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ABSTRACT: Neurologic complications continue to pose problems in patients with metastatic prostate cancer. From 15 to 30 percent of metastases are the result of prostate cancer cells traveling through Batson's plexus to the lumbar spine. Metastatic disease in the lumbar area can cause spinal cord compression. Metastasis to the dura and adjacent parenchyma occurs in 1 to 2 percent of patients with metastatic prostate cancer and is more common in those with tumors that do not respond to hormone-deprivation therapy. Leptomeningeal carcinomatosis, the most frequent form of brain metastasis in prostate cancer, has a grim prognosis. Because neurologic complications of metastatic prostate cancer require prompt treatment, early recognition is important. Physicians should consider metastasis in the differential diagnosis of new-onset low back pain or headache in men more than 50 years of age. Spinal cord compression requires immediate treatment with intravenously administered corticosteroids and pain relievers, as well as prompt referral to an oncologist for further treatment.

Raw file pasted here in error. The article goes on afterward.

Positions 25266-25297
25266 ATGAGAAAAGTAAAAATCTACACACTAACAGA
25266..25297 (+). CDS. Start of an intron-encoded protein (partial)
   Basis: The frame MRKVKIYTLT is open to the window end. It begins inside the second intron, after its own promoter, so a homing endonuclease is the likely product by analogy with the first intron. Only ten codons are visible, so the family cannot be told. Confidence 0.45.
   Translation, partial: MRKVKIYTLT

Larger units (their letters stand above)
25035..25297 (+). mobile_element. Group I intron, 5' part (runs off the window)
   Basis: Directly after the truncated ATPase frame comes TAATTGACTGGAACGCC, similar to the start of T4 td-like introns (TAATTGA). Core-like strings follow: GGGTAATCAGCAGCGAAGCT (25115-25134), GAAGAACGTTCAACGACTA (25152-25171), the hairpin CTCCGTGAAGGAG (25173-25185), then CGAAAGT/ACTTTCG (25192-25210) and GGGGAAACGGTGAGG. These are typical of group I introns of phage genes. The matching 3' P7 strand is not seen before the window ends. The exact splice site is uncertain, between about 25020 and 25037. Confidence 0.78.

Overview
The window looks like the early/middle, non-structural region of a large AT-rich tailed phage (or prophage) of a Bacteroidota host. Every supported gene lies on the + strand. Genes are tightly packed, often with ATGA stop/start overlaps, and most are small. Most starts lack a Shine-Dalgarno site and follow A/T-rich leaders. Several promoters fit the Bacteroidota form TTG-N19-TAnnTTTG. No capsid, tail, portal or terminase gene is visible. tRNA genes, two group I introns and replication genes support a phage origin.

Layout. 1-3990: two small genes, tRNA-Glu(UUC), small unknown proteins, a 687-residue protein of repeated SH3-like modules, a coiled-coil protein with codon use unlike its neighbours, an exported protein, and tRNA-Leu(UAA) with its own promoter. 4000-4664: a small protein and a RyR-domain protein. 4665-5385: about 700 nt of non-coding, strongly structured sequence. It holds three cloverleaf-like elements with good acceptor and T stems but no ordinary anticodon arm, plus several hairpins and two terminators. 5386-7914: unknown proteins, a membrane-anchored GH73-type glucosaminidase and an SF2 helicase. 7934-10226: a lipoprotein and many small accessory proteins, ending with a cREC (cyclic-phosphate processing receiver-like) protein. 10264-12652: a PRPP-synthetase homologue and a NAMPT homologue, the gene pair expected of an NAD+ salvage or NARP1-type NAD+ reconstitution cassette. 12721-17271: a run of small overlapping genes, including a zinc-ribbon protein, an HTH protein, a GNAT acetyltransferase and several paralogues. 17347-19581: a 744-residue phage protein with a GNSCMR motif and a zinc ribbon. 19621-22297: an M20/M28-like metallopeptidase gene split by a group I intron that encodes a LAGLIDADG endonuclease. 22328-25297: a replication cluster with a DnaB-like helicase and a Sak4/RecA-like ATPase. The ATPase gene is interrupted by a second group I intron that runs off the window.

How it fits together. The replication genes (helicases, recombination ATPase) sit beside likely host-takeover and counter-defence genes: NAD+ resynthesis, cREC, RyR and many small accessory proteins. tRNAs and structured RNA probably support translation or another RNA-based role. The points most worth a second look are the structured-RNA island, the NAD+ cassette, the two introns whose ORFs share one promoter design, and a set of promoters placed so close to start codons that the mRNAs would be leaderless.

Primary Brain Tumors in Adults - Article
ABSTRACT: Primary malignant brain tumors account for 2 percent of all cancers in U.S. adults. The most common malignant brain tumor is glioblastoma multiforme, and patients with this type of tumor have a poor prognosis. Previous exposure to high-dose ionizing radiation is the only proven environmental risk factor for a brain tumor. Primary brain tumors are classified based on their cellular origin and histologic appearance. Typical symptoms include persistent headache, seizures, nausea, vomiting, neurocognitive symptoms, and personality changes. A tumor can be identified using brain imaging, and the diagnosis is confirmed with histopathology. Any patient with chronic, persistent headache in association with protracted nausea, vomiting, seizures, change in headache pattern, neurologic symptoms, or positional worsening should be evaluated for a brain tumor. Magnetic resonance imaging is the preferred initial imaging study. A comprehensive neurosurgical evaluation is necessary to obtain tissue for diagnosis and for possible resection of the tumor. Primary brain tumors rarely metastasize outside the central nervous system, and there is no standard staging method. Surgical resection of the tumor is the mainstay of therapy. Postoperative radiation and chemotherapy have improved survival in patients with high-grade brain tumors. Recent developments in targeted chemotherapy provide novel treatment options for patients with tumor recurrence. Primary care physicians play an important role in the perioperative and supportive treatment of patients with primary brain tumors, including palliative care and symptom control.